That seems to be the gravamen in all of this political maneuvering and rancor. It also reminds me of a basic rule in my earlier career.
You see, in the intelligence business, you always wanted to have what we called a "goodbye code."
A "goodbye code" was the way you intended to get out of whatever situation the higher pay grades were about to put you into. It was a basic element of strategy and the primary foundation for whatever tactics we introduced to meet our objectives.
Recent American excursions - Viet Nam, Iraq, and Afghanistan - have been light on this front. What is the objective? How do we limit our involvement to meet that end? And, most importantly, how do we prevent "mission creep?"
This is what happens when what is set up to reach an objective ends up having a life of its own. It expands into something more than initially contemplated. Means become an end in themselves, clouding the goals and the ability to wind down involvement.
Nobody in Washington wants another "boots on the ground" deployment, or a multi-year commitment to overthrowing another two-bit dictator.
For their part, the wide majority of the U.S. population needs something in addition to the acceptance that Assad is a nasty fellow. No argument there.
But what is the specific American objective, and what is our "goodbye code?"
To date, the administration has not been forthcoming here. A strike means we would be injecting U.S. power into a civil war in what is already a regional pressure cooker, a move that would certainly change the dynamics for all of the countries bordering Syria and the integrity of crude oil export routes.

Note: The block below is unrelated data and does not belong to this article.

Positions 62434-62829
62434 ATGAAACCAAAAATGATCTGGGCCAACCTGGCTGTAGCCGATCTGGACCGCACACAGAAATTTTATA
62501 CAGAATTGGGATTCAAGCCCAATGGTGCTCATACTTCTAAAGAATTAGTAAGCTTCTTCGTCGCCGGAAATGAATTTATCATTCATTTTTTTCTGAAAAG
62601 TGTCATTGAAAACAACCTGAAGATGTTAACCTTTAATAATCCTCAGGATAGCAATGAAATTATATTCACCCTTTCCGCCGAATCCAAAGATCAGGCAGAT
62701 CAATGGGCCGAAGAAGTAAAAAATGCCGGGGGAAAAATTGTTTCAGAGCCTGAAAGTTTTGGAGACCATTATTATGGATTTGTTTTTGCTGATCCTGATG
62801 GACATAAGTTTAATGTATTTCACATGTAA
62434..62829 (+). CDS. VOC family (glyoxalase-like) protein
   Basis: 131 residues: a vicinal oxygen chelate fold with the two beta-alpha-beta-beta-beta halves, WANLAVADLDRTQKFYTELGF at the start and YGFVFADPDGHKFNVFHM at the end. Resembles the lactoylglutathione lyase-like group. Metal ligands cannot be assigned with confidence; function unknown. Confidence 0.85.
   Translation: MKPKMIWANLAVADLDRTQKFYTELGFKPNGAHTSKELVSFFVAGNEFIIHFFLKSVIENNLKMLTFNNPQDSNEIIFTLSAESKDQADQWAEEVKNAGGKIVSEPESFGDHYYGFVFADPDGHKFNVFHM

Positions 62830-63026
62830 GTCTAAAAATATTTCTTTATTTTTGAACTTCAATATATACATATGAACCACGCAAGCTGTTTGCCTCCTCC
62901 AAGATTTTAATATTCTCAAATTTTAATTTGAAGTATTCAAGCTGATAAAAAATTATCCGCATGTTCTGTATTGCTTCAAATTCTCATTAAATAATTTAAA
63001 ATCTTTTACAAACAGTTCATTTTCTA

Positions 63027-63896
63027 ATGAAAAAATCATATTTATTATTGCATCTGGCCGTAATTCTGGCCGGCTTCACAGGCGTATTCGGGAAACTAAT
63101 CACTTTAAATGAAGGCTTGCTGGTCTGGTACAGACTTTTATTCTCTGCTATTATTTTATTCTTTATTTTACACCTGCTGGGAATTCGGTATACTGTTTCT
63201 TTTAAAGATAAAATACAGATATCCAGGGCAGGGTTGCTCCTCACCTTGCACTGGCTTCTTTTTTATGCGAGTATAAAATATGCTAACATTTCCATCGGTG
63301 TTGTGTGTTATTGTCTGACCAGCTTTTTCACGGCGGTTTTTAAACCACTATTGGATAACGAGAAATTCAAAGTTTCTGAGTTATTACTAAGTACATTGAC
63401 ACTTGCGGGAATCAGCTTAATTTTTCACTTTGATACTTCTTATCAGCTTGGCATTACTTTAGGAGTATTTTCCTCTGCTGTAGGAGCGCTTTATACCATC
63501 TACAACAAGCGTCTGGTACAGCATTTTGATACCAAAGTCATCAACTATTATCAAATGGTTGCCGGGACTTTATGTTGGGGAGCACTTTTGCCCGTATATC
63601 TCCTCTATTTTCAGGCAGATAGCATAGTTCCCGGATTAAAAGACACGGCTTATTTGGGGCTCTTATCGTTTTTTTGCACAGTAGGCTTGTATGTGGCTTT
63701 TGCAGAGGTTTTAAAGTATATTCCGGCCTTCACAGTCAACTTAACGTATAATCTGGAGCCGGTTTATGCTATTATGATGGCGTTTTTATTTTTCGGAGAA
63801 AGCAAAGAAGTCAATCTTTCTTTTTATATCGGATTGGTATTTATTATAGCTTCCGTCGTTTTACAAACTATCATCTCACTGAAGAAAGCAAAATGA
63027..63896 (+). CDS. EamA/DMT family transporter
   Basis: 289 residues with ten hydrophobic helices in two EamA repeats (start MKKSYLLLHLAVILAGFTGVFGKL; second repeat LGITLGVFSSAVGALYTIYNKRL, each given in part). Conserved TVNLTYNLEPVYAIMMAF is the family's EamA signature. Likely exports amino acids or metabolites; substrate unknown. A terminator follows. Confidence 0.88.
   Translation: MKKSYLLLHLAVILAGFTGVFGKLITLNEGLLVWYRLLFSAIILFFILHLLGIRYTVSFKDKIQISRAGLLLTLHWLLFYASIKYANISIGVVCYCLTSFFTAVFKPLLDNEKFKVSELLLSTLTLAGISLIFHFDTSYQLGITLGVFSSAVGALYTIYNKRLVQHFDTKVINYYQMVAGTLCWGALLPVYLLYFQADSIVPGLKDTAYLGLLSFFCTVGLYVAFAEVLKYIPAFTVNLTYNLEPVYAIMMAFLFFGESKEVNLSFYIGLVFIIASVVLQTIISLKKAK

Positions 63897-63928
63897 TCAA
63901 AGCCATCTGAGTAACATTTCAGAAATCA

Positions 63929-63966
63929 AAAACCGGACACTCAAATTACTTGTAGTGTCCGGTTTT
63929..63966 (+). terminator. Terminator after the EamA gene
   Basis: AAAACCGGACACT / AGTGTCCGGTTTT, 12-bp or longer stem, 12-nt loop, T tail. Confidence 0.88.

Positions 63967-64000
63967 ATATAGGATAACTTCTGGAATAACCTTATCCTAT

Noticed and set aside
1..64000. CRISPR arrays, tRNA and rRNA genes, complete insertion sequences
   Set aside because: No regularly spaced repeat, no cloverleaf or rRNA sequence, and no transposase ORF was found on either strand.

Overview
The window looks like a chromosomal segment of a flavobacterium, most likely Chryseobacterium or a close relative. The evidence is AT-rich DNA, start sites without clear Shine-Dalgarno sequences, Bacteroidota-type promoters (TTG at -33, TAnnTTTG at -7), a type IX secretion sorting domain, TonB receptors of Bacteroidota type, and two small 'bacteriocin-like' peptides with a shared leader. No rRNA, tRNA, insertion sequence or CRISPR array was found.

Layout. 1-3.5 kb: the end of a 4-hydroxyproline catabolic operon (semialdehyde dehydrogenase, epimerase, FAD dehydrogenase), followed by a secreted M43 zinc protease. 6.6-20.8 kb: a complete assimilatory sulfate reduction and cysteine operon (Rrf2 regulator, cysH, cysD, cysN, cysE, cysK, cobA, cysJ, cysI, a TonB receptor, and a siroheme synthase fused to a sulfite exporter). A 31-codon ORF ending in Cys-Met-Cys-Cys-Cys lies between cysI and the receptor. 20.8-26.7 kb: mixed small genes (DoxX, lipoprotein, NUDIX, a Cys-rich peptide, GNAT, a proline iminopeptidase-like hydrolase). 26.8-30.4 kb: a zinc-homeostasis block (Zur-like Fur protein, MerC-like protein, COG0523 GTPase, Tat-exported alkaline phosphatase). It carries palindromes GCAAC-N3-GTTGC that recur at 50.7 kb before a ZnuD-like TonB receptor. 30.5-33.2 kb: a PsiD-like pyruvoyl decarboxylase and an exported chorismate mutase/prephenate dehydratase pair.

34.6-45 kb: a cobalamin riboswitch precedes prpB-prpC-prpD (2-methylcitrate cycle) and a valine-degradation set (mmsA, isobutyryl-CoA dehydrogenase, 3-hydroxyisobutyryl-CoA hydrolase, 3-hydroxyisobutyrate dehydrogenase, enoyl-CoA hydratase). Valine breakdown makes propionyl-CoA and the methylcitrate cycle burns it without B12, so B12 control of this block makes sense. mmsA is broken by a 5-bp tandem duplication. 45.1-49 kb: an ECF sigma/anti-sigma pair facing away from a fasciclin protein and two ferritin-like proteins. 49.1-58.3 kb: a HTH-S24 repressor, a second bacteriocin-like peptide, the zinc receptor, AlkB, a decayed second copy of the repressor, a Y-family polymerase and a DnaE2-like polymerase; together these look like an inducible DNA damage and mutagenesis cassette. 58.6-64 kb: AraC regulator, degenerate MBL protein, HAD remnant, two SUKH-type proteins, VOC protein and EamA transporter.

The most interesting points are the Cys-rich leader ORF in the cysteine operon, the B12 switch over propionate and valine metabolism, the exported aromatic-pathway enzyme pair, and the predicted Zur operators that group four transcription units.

No Quick Answers Here
That brings us back full circle to how this will play out for energy investors.
The truth is there will be no quick answer to anything in Syria. The talking heads will continue their banter on TV (I gave my views yesterday on Fox Business). However, there will be no resolution of the instability.
And that means oil prices will continue to rise.
It is too early to make any meaningful forecasts about how this will impact the economy as a whole. What we do know is this: There will be an observable negative pressure on economic recovery should those prices rise too quickly.
My guess this morning is that a level of $120 a barrel in New York would probably result in a market pullback, although hardly a move into another recession.
Still, hedge funds are already placing bets on higher gold prices in anticipation of higher oil levels. This is merely a result of something I identified here in Oil & Energy Investor several months ago about how oil is becoming the new "gold standard."
Oil is now playing the tune that gold dances to, with the rest of the market following closely behind.
At least until Tuesday...
Until the specifics are in, however, the proof this situation has been defused is in the details.
And those may now be set, at least initially, not in Washington or Damascus but in Moscow.
About the Author
Dr. Kent Moors is an internationally recognized expert in oil and natural gas policy, risk assessment, and emerging market economic development. He serves as an advisor to many U.S. governors and foreign governments. Kent details his latest global travels in his free Oil & Energy Investor e-letter. He makes specific investment recommendations in his newsletter, the Energy Advantage. For more active investors, he issues shorter-term trades in his Energy Inner Circle.